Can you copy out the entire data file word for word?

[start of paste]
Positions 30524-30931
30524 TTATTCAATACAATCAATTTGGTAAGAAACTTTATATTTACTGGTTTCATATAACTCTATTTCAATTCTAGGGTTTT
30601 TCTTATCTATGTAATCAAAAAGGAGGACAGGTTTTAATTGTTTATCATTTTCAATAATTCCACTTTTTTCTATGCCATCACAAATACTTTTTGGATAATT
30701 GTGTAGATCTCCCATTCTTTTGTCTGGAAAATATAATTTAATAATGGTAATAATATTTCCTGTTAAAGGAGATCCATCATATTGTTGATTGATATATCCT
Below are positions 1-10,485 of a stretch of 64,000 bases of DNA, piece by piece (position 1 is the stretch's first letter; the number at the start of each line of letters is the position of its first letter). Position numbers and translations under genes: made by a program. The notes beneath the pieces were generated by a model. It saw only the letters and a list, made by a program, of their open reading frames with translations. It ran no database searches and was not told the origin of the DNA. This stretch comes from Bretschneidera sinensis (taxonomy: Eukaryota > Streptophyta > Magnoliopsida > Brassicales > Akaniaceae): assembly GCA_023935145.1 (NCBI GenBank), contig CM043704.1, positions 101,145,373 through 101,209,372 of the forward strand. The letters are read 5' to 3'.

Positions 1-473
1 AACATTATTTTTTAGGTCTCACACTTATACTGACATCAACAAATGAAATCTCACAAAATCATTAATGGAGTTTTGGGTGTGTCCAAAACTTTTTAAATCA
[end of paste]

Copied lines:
Positions 30524-30931
30524 TTATTCAATACAATCAATTTGGTAAGAAACTTTATATTTACTGGTTTCATATAACTCTATTTCAATTCTAGGGTTTT
30601 TCTTATCTATGTAATCAAAAAGGAGGACAGGTTTTAATTGTTTATCATTTTCAATAATTCCACTTTTTTCTATGCCATCACAAATACTTTTTGGATAATT
30701 GTGTAGATCTCCCATTCTTTTGTCTGGAAAATATAATTTAATAATGGTAATAATATTTCCTGTTAAAGGAGATCCATCATATTGTTGATTGATATATCCT
Below are positions 1-10,485 of a stretch of 64,000 bases of DNA, piece by piece (position 1 is the stretch's first letter; the number at the start of each line of letters is the position of its first letter). Position numbers and translations under genes: made by a program. The notes beneath the pieces were generated by a model. It saw only the letters and a list, made by a program, of their open reading frames with translations. It ran no database searches and was not told the origin of the DNA. This stretch comes from Bretschneidera sinensis (taxonomy: Eukaryota > Streptophyta > Magnoliopsida > Brassicales > Akaniaceae): assembly GCA_023935145.1 (NCBI GenBank), contig CM043704.1, positions 101,145,373 through 101,209,372 of the forward strand. The letters are read 5' to 3'.

Positions 1-473
1 AACATTATTTTTTAGGTCTCACACTTATACTGACATCAACAAATGAAATCTCACAAAATCATTAATGGAGTTTTGGGTGTGTCCAAAACTTTTTAAATCA